Why you might be having trouble sleeping right now, and what to do about it

Man lying awake
Clinical psychologist Dr Dougal Sutherland says first step is "not to stress out that you're stressed out". Photo credit: Getty.

In the wake of Friday's terrorist attack on mosques in Christchurch, many Kiwis may be finding it difficult to get a good night's sleep.

Days of harrowing news articles, emotional social media posts and tough conversations can leave you feeling anxious and restless at night.

But if you're tossing and turning, clinical psychologist Dr Dougal Sutherland says first step is "not to stress out that you're stressed out".

"Be okay with the fact you might not be able to sleep for a while and that's just the way it is," he told Newshub.

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"When you're on edge, sleep can be hard to come by - take comfort in knowing other people are in the exact same boat as you."

Dr Sutherland says if you're feeling wired, it's a natural 'fight or flight' response many of us will be in right now.

"Your body is responding to that heightened state of anxiety, so it's feeling a bit anxious, a bit on edge," he explains.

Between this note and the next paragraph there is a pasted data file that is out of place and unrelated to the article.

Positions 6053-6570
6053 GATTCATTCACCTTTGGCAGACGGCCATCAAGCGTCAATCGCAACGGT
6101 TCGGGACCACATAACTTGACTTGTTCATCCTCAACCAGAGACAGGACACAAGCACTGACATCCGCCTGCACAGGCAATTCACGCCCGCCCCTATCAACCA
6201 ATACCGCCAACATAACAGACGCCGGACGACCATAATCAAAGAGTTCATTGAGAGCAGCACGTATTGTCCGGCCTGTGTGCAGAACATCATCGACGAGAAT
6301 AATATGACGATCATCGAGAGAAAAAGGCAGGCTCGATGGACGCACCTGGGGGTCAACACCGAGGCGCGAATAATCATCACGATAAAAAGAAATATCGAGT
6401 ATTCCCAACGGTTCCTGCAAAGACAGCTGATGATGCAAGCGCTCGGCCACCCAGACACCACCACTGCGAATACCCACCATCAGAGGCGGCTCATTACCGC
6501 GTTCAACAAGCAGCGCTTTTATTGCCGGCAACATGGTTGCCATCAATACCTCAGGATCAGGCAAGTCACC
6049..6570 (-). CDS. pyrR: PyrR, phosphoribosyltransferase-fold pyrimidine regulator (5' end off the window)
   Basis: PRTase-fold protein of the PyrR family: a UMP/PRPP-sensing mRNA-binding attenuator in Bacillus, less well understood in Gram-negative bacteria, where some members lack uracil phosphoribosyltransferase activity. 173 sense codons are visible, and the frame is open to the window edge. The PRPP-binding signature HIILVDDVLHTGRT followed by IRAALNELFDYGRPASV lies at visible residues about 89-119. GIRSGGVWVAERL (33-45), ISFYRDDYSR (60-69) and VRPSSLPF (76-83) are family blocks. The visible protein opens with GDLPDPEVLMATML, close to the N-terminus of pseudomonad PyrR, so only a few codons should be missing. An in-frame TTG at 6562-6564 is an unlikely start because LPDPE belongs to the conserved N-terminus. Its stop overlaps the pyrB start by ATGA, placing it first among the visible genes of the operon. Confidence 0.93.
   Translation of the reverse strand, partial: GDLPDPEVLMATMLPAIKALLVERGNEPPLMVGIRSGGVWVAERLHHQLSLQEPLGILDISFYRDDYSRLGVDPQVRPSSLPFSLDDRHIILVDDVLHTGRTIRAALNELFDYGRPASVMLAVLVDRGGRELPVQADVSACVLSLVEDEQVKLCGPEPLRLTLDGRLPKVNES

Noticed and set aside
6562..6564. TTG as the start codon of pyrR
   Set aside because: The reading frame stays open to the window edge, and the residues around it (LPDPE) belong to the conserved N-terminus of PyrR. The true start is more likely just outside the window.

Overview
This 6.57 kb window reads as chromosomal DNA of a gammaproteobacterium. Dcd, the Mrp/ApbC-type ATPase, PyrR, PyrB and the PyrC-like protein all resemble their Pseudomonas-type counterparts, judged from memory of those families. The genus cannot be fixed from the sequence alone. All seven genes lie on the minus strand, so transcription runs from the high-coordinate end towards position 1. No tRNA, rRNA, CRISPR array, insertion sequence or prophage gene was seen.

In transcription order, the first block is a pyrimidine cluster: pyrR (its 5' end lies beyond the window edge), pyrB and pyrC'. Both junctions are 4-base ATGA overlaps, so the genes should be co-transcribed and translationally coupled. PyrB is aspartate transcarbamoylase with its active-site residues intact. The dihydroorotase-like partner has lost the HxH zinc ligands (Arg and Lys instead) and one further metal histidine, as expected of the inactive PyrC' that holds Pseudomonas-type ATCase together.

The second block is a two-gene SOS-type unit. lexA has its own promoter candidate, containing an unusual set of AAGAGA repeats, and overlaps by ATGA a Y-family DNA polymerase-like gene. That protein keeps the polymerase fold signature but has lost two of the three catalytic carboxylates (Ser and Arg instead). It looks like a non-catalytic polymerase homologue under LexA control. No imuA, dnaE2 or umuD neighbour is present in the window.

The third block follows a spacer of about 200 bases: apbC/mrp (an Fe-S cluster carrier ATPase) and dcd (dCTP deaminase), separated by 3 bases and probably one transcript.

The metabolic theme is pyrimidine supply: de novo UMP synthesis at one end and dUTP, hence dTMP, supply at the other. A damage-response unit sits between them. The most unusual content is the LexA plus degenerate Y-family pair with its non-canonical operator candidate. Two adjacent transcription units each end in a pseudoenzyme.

"You're listening out for 'what's the next thing?' and 'what's that sound?'. It's a natural alertness and readiness."

He says there are practical measures to take if you're struggling to nod off in the dark.

"We all know about limited screen time before bed, but in this case it's particularly important to try and distance yourself from news and coverage about an hour or two hours before bed" he says.

"On Friday I was tuning into the coverage right before I went to bed, and unsurprisingly, couldn't sleep well at all. So switch that off long before you go to sleep."

Dr Sutherland also advises that if you can't get to sleep in 20 minutes, you're probably not going to.

"The best thing to do is get up and do something mundane. Some people like to read... others like to get up and fold the laundry or do the washing up. Wait until your body gets tired."

Struggling sleepers could also try mindfulness, or progressive muscle relaxation, both of which can be helpful for relaxing the body. 

"Another thing is to keep in a good sleeping pattern," Dr Sutherland says.

"If you're up late, try not to get up late the next day, especially if you're waking up to go to work.

"Sleep likes those patterns so if you're waking up later and going to bed later, it can spiral into a new pattern. Just get up at the same time, and if you're a bit tired, hopefully your boss will be sympathetic."

The death toll from the mass shooting at two mosques in Christchurch is 50, with dozens more still being treated in hospital.

If you would like to donate to the official Victim Support fund, go here. Victim Support's number is 0800 842846.